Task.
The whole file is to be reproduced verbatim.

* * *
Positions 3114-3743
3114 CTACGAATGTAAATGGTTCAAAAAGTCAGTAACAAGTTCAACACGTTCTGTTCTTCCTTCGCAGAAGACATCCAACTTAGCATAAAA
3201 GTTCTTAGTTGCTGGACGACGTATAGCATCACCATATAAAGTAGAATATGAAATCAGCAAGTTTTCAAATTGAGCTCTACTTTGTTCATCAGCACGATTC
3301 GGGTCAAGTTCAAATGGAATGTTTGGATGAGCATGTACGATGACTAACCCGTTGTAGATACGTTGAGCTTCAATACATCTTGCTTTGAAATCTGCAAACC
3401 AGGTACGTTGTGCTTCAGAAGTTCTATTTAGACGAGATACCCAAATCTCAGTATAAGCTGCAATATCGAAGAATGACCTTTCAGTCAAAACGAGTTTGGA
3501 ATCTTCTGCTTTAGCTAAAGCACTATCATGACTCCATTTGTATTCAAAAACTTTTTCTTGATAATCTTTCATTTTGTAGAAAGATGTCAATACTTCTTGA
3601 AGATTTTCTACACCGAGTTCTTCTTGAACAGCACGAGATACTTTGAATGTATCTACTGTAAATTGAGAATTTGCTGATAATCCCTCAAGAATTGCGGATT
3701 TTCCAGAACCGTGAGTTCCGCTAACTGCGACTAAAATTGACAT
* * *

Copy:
Positions 3114-3743
3114 CTACGAATGTAAATGGTTCAAAAAGTCAGTAACAAGTTCAACACGTTCTGTTCTTCCTTCGCAGAAGACATCCAACTTAGCATAAAA
3201 GTTCTTAGTTGCTGGACGACGTATAGCATCACCATATAAAGTAGAATATGAAATCAGCAAGTTTTCAAATTGAGCTCTACTTTGTTCATCAGCACGATTC
3301 GGGTCAAGTTCAAATGGAATGTTTGGATGAGCATGTACGATGACTAACCCGTTGTAGATACGTTGAGCTTCAATACATCTTGCTTTGAAATCTGCAAACC
3401 AGGTACGTTGTGCTTCAGAAGTTCTATTTAGACGAGATACCCAAATCTCAGTATAAGCTGCAATATCGAAGAATGACCTTTCAGTCAAAACGAGTTTGGA
3501 ATCTTCTGCTTTAGCTAAAGCACTATCATGACTCCATTTGTATTCAAAAACTTTTTCTTGATAATCTTTCATTTTGTAGAAAGATGTCAATACTTCTTGA
3601 AGATTTTCTACACCGAGTTCTTCTTGAACAGCACGAGATACTTTGAATGTATCTACTGTAAATTGAGAATTTGCTGATAATCCCTCAAGAATTGCGGATT
3701 TTCCAGAACCGTGAGTTCCGCTAACTGCGACTAAAATTGACAT